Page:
Lee Pycroft is one of the most highly regarded and recognisable makeup artists in the industry.
She is the go-to for many of the most famous faces in the world, Joely Richardson, Anne Hathaway, Elle Macpherson and Laura Linney to name a few. She has collaborated with several global cosmetics houses to help shape their trends for collections and is often quoted across the media for her expertise in beauty; such is her knowledge of what women want and what works.
But Lee has taken her skills, insight and experiences, personally and professionally, to encompass a whole other layer of support to clients and that’s what I wanted to find out more about.
Lee, we could talk for days about the world of beautiful people, the experiences you’ve had and stories you could tell….but what intrigues me most is that you’ve taken the more unusual step of developing your role as a transformative makeup artist into a psychotherapist. What triggered that decision for you?
So, my decision to become a psychotherapist was born out of me clearly seeing the changes a makeover could make on a person’s emotional state. Having spent decades painting peoples faces I wanted to able to offer a service beyond makeup and to work at a deeper level. The tools and strategies I use are based in neuroscience, mindfulness and ancient wisdom and can help anybody struggling emotionally to find more balance and cope better.
We all need to keep growing and stretching ourselves and I guess you could say this was my way of going for something I wouldn’t have thought I was capable of a few years ago - having never passed an exam in my life!
Some of my clients just use makeup services and others just come for psychotherapy, but in terms of my message within beauty - it is about understanding how our emotions, thoughts and our habits and rituals impact on the way we live our lives.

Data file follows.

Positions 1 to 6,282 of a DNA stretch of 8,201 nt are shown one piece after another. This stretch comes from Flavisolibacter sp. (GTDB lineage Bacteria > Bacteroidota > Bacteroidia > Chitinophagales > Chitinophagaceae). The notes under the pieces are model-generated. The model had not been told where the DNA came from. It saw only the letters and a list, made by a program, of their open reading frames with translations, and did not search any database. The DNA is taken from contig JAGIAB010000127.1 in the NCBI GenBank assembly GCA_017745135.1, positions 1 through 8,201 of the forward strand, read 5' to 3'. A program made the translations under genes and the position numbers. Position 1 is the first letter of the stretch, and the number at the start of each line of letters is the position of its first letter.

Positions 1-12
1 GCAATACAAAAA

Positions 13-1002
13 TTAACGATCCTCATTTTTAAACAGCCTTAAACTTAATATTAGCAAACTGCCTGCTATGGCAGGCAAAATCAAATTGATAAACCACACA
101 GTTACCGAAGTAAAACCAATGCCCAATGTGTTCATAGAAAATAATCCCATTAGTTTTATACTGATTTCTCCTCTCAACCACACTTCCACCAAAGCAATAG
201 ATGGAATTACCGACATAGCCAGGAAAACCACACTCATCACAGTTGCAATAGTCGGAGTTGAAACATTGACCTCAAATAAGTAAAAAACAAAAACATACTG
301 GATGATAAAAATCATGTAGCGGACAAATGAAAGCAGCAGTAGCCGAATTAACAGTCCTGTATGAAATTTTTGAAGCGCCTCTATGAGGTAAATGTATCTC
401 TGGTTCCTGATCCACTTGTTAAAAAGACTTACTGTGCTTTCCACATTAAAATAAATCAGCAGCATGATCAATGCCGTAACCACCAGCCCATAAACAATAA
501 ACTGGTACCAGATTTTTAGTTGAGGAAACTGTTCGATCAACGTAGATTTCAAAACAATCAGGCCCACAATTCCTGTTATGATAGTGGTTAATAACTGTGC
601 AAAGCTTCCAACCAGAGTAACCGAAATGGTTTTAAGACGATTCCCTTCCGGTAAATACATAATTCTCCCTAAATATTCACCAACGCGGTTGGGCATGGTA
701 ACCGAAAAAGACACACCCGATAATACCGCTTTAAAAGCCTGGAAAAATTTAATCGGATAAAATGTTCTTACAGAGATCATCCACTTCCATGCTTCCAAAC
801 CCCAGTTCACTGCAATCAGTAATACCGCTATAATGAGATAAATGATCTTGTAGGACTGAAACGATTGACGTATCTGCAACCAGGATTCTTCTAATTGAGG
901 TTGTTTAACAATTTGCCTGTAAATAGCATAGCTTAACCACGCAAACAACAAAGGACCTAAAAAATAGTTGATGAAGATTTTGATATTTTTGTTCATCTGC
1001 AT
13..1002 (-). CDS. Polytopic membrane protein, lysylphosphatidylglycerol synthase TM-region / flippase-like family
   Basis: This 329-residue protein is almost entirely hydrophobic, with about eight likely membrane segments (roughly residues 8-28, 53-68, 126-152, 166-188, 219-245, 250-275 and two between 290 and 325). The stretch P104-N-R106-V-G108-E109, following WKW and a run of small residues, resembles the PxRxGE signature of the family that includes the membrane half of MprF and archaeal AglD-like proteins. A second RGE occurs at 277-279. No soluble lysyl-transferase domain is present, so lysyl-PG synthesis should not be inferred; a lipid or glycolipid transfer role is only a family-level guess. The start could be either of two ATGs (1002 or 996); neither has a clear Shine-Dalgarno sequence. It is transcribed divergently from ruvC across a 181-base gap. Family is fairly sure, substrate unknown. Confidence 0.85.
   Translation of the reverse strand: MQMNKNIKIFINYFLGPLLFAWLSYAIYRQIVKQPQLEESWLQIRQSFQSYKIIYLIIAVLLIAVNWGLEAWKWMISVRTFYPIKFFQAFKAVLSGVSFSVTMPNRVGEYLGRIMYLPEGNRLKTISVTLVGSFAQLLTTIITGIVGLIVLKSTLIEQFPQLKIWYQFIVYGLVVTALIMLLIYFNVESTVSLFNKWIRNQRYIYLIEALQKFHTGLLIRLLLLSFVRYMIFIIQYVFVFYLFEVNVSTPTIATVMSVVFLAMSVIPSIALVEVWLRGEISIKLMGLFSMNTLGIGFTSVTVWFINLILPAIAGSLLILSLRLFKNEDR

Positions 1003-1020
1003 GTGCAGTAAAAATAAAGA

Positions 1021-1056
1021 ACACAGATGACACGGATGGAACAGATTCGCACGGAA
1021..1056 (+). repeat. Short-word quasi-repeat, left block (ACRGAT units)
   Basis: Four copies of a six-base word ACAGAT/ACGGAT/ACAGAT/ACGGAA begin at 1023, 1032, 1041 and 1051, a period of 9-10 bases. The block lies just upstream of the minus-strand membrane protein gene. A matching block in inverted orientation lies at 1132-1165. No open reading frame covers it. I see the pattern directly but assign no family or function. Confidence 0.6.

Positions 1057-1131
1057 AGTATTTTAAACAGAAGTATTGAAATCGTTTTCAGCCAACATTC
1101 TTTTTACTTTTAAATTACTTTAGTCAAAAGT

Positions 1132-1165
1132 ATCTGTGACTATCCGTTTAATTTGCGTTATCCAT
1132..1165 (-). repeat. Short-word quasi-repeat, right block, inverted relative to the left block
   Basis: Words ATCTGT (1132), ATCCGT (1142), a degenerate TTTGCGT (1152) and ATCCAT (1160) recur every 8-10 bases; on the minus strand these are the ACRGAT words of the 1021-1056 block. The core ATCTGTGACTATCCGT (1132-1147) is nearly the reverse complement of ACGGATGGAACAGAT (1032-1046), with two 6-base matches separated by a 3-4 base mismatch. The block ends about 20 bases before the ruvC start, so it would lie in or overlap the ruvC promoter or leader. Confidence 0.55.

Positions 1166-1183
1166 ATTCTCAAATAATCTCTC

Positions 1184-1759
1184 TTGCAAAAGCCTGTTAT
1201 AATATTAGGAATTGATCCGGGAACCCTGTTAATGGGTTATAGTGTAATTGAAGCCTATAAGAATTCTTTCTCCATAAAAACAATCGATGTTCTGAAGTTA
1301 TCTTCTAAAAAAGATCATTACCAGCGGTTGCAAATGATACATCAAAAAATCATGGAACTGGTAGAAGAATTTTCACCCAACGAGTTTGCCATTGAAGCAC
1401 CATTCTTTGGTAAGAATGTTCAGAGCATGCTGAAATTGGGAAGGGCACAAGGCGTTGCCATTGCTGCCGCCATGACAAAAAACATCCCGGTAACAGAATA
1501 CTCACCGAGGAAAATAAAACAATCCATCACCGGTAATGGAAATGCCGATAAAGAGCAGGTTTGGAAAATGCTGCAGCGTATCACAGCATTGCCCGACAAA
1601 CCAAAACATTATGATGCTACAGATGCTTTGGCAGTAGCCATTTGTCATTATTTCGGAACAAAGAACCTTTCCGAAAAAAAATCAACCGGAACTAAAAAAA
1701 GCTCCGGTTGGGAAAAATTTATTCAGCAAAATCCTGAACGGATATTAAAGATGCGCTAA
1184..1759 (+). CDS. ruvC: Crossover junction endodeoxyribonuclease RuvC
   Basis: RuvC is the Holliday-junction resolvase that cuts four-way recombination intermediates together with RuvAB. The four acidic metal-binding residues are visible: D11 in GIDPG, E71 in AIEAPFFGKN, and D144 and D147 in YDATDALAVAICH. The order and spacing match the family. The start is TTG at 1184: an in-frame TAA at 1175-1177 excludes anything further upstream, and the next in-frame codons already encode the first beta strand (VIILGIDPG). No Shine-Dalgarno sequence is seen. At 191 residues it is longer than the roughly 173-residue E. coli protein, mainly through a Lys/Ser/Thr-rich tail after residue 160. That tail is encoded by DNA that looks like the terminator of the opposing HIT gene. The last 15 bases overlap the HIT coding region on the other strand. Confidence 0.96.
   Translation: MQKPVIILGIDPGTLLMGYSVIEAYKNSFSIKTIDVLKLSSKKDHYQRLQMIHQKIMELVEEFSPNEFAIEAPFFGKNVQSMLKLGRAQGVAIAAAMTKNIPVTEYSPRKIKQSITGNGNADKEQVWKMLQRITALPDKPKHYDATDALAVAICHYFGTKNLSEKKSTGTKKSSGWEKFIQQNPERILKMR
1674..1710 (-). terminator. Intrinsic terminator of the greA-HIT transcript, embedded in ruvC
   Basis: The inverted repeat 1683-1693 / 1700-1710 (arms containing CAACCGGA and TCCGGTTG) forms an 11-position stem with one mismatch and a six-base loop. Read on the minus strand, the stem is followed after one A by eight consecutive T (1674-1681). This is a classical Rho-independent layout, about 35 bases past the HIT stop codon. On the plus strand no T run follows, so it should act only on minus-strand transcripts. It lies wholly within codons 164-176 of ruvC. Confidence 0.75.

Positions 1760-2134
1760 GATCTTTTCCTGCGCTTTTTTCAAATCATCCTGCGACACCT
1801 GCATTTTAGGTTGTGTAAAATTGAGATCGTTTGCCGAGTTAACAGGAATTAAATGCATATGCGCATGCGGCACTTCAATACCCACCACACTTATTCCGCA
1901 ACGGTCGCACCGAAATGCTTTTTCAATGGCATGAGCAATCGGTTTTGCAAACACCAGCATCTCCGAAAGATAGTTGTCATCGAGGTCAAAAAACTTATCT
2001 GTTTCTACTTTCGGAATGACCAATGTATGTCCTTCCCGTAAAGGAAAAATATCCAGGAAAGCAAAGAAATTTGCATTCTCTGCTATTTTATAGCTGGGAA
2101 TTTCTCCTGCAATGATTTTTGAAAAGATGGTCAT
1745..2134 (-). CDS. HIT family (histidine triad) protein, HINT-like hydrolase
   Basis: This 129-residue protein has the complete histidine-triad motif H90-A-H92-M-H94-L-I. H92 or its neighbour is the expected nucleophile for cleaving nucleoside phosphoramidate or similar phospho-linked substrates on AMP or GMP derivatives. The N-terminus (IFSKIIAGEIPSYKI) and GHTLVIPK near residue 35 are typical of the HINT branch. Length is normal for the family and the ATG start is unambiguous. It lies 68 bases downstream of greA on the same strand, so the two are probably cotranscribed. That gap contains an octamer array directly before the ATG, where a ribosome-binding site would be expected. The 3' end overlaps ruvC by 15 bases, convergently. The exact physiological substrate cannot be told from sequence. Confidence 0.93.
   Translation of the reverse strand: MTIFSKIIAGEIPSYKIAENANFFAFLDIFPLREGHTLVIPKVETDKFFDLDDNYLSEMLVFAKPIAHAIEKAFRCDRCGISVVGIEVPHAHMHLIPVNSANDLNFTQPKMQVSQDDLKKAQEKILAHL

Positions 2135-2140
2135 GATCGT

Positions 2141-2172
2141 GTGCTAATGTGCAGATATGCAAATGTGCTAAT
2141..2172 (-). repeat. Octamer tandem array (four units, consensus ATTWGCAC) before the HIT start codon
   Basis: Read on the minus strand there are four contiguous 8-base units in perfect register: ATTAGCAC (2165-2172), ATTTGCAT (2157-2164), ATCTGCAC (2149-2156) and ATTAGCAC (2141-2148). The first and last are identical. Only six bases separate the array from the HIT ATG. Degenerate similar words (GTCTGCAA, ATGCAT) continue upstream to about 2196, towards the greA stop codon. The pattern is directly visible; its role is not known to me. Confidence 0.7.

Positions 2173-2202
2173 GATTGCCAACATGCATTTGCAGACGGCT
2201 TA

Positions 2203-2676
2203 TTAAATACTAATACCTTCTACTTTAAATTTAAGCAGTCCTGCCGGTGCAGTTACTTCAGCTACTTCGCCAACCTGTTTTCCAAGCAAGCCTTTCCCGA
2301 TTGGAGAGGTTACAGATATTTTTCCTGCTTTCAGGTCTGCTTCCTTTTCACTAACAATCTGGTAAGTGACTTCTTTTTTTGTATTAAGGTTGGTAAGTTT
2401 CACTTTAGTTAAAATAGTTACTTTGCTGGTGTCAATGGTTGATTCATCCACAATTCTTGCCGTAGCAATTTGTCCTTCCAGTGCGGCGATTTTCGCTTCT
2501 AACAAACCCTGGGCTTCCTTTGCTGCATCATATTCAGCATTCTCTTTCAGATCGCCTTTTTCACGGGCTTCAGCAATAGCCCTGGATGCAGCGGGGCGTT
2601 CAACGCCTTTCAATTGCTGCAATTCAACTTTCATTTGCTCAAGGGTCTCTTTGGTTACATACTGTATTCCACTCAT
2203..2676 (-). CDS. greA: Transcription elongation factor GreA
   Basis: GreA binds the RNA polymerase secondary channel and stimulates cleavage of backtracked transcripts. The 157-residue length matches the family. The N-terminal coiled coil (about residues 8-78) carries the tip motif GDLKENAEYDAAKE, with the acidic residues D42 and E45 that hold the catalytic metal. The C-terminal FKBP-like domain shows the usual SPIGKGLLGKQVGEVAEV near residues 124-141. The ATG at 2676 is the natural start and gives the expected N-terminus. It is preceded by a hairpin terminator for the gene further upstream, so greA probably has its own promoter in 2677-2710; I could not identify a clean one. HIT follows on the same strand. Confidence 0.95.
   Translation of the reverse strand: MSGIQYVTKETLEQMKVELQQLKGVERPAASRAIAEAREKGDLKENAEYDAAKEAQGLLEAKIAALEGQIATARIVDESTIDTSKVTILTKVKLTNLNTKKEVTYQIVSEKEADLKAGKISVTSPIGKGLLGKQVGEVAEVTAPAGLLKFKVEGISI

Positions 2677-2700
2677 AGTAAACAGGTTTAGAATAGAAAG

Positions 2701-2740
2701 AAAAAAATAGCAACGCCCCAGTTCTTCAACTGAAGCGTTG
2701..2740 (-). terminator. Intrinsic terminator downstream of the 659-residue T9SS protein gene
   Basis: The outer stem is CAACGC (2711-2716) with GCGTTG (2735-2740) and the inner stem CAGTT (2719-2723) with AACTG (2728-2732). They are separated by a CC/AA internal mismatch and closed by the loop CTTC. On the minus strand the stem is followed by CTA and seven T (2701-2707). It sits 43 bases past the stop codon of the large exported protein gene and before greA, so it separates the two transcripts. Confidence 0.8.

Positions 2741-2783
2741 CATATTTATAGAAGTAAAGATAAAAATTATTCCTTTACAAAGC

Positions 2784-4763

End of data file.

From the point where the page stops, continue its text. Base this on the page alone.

So you are an artist, confidant and therapist all in one. Why is makeup so powerful?
For a subject routinely dismissed as superficial, beauty actually goes surprisingly deep. It has significance well beyond what we see at first glance, but the psychology of beauty is easily and often underplayed. It’s one area where just a bit of effort can deliver an almost instant reward at negligible cost. I’ve used makeup to raise the spirits of women confronted by despair through the charitable work I do; to bring a boost of confidence and self-belief to an A-list talent walking the red carpet and wanting to fully embody the image they want to project.
I like to call it a conscious beauty ritual and invite women to be mindful of any thoughts that arise when looking in the mirror that may be devaluing them rather than affirming them. The words we speak to ourselves will create a physiological response and I think as women we can be quite hard on ourselves. Being conscious of what is going on in on mind and body can help us to understand how we can capture our best attributes inside and out.
Do you have any advice for women who are feeling a hit to their self-confidence as they pass through the challenges of hormonal change? How do you counterbalance that positively?
We will all go through different seasons of our life and during times of change our confidence may be impacted. Change is part of life and we are all going to have to endure emotional and physical challenges, but it is what we decide to focus on, the meaning we give it and the decisions we make as a consequence that will determine what actions we take. Confidence is a word that will mean different things to different people so it needs to be broken down into positive and achievable steps. What will be happening when you are feeling more confident? How will you know that you are feeling more confident? What is one step you could take toward achieving that? Sometimes we just need to break things down into small nuggets in order to make progress.
Fluctuations during hormonal shifts can create a variety of changes in the skin and spending a little time on concealing pigmentation and brightening the skin can help us to feel more radiant looking.
Try first applying a light base to the skin, then a using a pointed concealer brush and a pigmented concealer - sweep over the areas that are darker or that you want to even out. Use your finger to tap around the edges of concealer to blend. Using a magnifying mirror and natural daylight will help detect what needs blending and result in an even finish.
You talk about a technique called 7/11 breathing. Can you explain when this is useful?